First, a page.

Lazy Magnolia Brewing has been on the Mississippi Coast for 15 years. They're known for their ales, but as cases of the new coronavirus began to rise in Mississippi, co-owner Leslie Henderson saw something distilleries across the country were doing to help their communities. The brewery had been looking at making flavored seltzers, thanks to the popularity of White Claw and other hard seltzers over the past year. But that project was put on hold. Instead, they decided to use those materials to make something the community needed during the COVID-19 pandemic -- hand sanitizer. "We had a drum of denatured food-grade alcohol," Henderson said. "We found a recipe from the World Health Organization to make an effective hand sanitizer." The project was announced on the brewery's Facebook page Monday afternoon. When Henderson arrived 45 minutes before the doors opened, people were already lined up. "I honestly thought I'd be making a couple gallons a day, and giving it to friends, family and some employees," Henderson said. "It was completely unexpected. It recoups cost of materials, keeps people employed, and gives the community something it needs."
Mississippi ABC OKs temporary curbside liquor store sales, no curbside cocktails
The impact of precautionary closures to prevent the spread of the novel coronavirus (COVID-19) is widespread among small businesses, but Mississippi Alcoholic Beverage Control has taken steps to lessen the blow on liquor stores. With restaurants shuttering their dining rooms across the state, and many transitioning to drive-thru or curbside pickup only, liquor stores in Mississippi are now able to complete on-premises curbside delivery to customers age 21 and over. Payment may be processed via phone or electronically, according to the amendment. The temporary amendment, which went into effect March 16, will go into effect for up to 120 days. Alabama ABC announced a similar measure this week, as a response to the state closing all its state-owned and controlled package stores. Mississippi does not have state-owned package stores, but according to ABC Deputy Chief of Enforcement Pat Daily, the measure was still seen as a necessity to keep privately owned liquor stores afloat.
Pearl River Resort temporarily suspending gaming operations
Pearl River Resort is temporarily suspending operations at gaming properties, it was announced Wednesday evening. Mississippi Band of Choctaw Indians (MBCI) Tribal government officials and Pearl River Resort Executive leaders have made the decision to temporarily close all Pearl River Resort properties due to nationwide COVID-19 virus concerns, the Tribe said in a release at 6:20 p.m. "It is important to note that no cases of COVID-19 have been detected or reported at any of the Resort properties or on MBCI Tribal land," the release said. The temporary suspension of gaming operations will be effective March 18, 2020 thru March 31, 2020. Hotel operations will also be suspended effective at noon on March 19, 2020 thru March 31, 2020. The Pearl River Resort properties impacted include: Silver Star Hotel and Casino, Golden Moon Hotel and Casino, Bok Homa Casino. Not affected by the closure are the Dancing Rabbit Golf Course, Dancing Rabbit Inn, Pearl River Graphics Printing and the Welcome Center.
Attorney: Mississippi jails not prepared for virus pandemic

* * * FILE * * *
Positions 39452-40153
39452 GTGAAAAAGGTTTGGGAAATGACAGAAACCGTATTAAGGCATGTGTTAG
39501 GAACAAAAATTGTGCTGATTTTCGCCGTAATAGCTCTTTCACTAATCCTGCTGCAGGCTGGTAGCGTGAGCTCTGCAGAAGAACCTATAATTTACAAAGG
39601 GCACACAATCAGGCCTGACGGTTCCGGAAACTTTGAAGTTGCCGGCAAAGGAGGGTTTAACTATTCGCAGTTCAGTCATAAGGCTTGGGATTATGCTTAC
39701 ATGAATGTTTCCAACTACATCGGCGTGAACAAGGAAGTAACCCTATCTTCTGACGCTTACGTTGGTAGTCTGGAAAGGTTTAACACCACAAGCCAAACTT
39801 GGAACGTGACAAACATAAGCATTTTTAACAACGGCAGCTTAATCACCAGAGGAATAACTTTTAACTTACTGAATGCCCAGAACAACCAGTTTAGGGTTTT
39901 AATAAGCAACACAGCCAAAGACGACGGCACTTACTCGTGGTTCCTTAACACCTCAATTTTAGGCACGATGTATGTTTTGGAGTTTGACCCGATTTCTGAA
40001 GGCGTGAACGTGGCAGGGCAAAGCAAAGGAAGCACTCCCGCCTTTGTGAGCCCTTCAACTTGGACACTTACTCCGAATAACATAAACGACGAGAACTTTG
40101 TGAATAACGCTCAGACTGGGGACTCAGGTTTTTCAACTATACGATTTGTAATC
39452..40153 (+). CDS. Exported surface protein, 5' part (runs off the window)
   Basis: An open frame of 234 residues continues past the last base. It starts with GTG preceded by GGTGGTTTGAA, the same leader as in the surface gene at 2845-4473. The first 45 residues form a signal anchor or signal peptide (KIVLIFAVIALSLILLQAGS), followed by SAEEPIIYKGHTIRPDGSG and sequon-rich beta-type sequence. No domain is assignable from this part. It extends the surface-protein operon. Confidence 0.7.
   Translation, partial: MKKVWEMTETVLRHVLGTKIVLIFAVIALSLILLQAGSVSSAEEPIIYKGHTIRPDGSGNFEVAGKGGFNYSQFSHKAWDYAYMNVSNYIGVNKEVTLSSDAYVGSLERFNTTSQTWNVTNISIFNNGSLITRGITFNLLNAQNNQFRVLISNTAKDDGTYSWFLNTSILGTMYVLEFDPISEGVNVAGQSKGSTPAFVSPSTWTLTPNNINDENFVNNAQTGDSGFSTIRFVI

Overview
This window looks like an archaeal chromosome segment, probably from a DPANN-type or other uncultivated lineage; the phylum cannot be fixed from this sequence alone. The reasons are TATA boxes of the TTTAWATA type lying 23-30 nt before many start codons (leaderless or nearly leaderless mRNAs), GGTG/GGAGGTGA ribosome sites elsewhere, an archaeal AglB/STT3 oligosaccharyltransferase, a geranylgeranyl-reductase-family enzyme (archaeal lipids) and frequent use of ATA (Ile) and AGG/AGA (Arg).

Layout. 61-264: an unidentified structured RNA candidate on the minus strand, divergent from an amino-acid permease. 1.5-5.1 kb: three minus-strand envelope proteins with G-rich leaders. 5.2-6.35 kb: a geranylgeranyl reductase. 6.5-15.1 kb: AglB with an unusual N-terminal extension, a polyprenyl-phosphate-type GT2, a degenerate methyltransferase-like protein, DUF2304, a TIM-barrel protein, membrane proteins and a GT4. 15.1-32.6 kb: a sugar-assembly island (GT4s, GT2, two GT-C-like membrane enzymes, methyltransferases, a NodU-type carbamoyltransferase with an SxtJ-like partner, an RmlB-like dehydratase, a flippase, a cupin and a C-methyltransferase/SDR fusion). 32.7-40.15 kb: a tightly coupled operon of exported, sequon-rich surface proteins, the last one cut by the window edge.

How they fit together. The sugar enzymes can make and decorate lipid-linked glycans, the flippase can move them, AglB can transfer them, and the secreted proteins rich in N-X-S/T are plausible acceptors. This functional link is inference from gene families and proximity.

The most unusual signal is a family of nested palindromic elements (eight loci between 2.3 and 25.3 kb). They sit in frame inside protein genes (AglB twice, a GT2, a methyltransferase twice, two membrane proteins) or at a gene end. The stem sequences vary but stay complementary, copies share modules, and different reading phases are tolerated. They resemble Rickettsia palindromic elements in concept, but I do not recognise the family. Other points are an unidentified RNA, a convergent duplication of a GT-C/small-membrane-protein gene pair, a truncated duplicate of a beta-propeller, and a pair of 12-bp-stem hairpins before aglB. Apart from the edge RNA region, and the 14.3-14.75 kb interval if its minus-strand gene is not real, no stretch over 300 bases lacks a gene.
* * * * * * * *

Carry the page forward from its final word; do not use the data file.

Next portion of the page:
Mississippi jails are not prepared to handle a coronavirus outbreak, and judges should consider releasing people who are waiting for trial on nonviolent crimes but cannot afford to post bail, a human rights attorney said. Cliff Johnson is director of the MacArthur Justice Center at the University of Mississippi law school. The center tracks jail and prison conditions, and it released new figures Wednesday showing a continued pattern of thousands of people remaining in Mississippi jails for months because they cannot afford to post bail. Johnson said jails could become more dangerous as the new virus spreads. "Mississippi sheriffs will be the first to tell you that they don't have the expertise or the resources to deal with a pandemic like COVID-19," Johnson said Wednesday.
Sports legend's Madison County horse ranch being paid for by nonprofit at center of welfare embezzlement firestorm
Mississippi welfare officials wanted to give state residents a hand up, not a hand out. For some Mississippi children, that meant offering them a chance to spend time with a 1980s-era star running back. For Marcus Dupree, it meant covering the mortgage on his 15-acre ranch, which includes a five-bedroom home, in Madison County. Through a Mississippi Department of Human Services initiative called Families First for Mississippi, run by two nonprofits, the state chose to use welfare dollars to heavily emphasize parenthood and fatherhood as opposed to providing direct assistance to families. Human Services spokesperson Danny Blanton said the department had no information about Dupree's foundation or any programs held on its property. "We can't find anything. I think that just goes to show how shady MCEC's reporting was. Obviously they withheld information," he said.
Governors brace for coronavirus budget cliff as tax dollars evaporate
A plunging stock market. Restaurants, gyms and movie theaters shutting their doors. Workers losing more income each day. It's an unprecedented public crisis, and it's also billions of dollars in state tax revenue that's evaporating quickly -- and scrambling the economic equation for governors and mayors across the nation. The cascading impacts of the novel coronavirus come just as governors, state lawmakers, mayors and city councils would normally be hammering out their budget plans for the coming year. But with no telling how long the coronavirus pandemic will shut down everyday life, a crystal ball may prove as effective as economic formulas for the fiscal year ahead. Governors of both parties are now calling on President Donald Trump and Congress to step in with billions in federal aid and reductions in red tape. They'd also be wise to dust off their playbooks from more than a decade ago when the Great Recession last caused revenues to nose-dive with little notice.